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Tea Party irks new members with tactic to promote its event

A Tea Party tactic to pressure new lawmakers not to attend a
privately sponsored orientation event in D.C. this weekend was
unwarranted, according to frustrated incoming GOP House members.

Competing freshmen lawmaker orientation events over the weekend
prompted the Tea Party leaders recently to encourage their followers
to bombard newly elected GOP House members with the message that they
must attend a Tea Party-sponsored event for local organizers instead
of a separate orientation offered at the same time by the
conservative Claremont Institute.

But incoming members say they never received an invitation to participate
in the Tea Party Patriots event held in the Ronald Reagan building in
Washington, D.C., on Sunday.

“Nobody received any type of (invitation), it was just ‘this is what’s
happening, please don’t go here,’ but I’m a big boy and I can choose
where I need to go and where I need to be,” incoming Rep. Allen West
(R-Fla.) said in an interview on Sunday afternoon before heading into
a meeting at the Capitol Hill Club, a Republican unofficial
headquarters in the shadow of the U.S. Capitol, with members of his
freshmen class.

“I didn’t know it was happening until I started getting inundated with
emails and (messages) filling up my voicemail,” West’s colleague told
The Hill.

One irate incoming member told The Hill that the Tea Party tactic to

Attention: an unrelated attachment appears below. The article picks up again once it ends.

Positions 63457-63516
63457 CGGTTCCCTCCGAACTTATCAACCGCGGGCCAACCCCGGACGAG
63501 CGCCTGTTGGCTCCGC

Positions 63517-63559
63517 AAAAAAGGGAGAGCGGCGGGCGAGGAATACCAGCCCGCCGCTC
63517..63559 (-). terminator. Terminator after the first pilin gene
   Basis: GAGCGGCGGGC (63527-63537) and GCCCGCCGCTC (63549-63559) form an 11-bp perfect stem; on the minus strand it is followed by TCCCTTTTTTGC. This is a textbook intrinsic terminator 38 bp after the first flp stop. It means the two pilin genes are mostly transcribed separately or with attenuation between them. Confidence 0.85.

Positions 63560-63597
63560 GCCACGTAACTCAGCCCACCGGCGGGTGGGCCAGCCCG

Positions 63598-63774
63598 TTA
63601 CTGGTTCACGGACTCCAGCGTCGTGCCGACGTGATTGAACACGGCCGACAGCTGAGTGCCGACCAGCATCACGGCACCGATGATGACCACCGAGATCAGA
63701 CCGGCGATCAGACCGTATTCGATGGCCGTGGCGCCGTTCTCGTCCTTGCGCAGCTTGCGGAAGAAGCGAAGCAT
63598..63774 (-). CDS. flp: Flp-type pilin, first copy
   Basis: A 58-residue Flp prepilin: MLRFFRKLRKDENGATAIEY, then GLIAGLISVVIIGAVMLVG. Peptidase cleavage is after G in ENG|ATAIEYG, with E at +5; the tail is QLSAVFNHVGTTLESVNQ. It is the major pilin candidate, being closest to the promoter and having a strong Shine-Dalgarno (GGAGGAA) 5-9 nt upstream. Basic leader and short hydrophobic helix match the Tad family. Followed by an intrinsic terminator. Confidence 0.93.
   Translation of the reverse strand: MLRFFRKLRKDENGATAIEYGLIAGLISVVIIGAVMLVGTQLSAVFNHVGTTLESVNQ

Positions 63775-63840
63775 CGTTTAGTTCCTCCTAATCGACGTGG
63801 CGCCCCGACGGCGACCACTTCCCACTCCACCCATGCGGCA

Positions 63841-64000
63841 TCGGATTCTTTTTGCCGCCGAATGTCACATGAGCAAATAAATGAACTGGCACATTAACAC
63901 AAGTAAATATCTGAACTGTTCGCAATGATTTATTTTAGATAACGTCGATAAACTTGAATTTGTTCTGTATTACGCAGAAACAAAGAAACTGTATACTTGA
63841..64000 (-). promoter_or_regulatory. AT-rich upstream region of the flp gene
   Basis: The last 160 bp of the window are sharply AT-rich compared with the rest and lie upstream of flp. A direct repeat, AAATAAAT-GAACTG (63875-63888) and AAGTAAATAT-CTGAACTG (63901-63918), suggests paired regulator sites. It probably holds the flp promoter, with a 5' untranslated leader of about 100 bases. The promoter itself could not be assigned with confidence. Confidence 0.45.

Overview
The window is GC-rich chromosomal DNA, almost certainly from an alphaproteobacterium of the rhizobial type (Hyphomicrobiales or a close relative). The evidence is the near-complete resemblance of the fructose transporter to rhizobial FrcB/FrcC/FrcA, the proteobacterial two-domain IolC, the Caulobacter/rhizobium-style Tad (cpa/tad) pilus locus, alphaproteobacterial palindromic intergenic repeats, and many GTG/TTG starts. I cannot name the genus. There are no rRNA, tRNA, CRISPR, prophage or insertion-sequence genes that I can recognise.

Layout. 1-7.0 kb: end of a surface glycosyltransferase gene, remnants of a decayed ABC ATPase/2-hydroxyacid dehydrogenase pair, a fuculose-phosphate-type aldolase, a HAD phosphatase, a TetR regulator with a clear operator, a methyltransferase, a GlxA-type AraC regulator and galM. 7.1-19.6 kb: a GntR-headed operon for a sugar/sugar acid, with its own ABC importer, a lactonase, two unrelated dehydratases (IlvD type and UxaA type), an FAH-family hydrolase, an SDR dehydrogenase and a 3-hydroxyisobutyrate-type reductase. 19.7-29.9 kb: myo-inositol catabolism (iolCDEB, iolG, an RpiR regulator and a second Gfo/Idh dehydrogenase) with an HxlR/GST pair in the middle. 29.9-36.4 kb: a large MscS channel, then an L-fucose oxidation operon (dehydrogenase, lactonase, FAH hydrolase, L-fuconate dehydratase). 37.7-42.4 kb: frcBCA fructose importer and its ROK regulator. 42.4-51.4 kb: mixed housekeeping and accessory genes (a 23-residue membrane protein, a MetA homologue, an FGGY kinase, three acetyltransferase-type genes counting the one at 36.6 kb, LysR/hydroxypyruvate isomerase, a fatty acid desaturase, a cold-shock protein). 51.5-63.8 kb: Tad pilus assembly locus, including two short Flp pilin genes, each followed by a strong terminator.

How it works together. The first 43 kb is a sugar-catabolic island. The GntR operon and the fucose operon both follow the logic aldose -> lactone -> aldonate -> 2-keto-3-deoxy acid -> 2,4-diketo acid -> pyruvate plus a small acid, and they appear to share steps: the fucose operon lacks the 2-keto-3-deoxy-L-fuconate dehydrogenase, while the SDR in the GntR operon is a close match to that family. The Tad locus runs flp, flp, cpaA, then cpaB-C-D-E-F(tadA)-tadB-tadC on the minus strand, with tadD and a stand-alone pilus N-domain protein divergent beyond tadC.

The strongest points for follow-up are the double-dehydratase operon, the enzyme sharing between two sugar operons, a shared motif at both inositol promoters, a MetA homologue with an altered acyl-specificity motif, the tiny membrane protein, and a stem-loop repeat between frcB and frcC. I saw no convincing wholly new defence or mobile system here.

release personal contact information of the new class was “extremely
counterproductive and, in all honesty, an incredible violation of
privacy.”

Tea Party Patriots coordinators sent out a message to followers late
Saturday night with the subject line “FRESHMEN ORIENTATION
CLARIFICATION” after it was apparent that they needed to repair the
damage done as a result of poor scheduling.

“One of the main goals of the Tea Party Patriots is to help tea
partiers across the country stay informed and communicate about issues
which concern them. In doing so, we will occasionally ruffle
feathers. And sometimes it requires that we step back and reevaluate
our actions,” coordinators Jenny Beth Martin, Mark Meckler, Debbie
Dooley, Sally Oljar, Diana Reimer and Dawn Wildman wrote.

Though they said they did not intend for Tea Partiers to “flood” new
members’ personal phones and emails with messages, they justified the
decision as “this was our only way to communicate with them since they
do not have an ‘official’ line of communication at the present time.”

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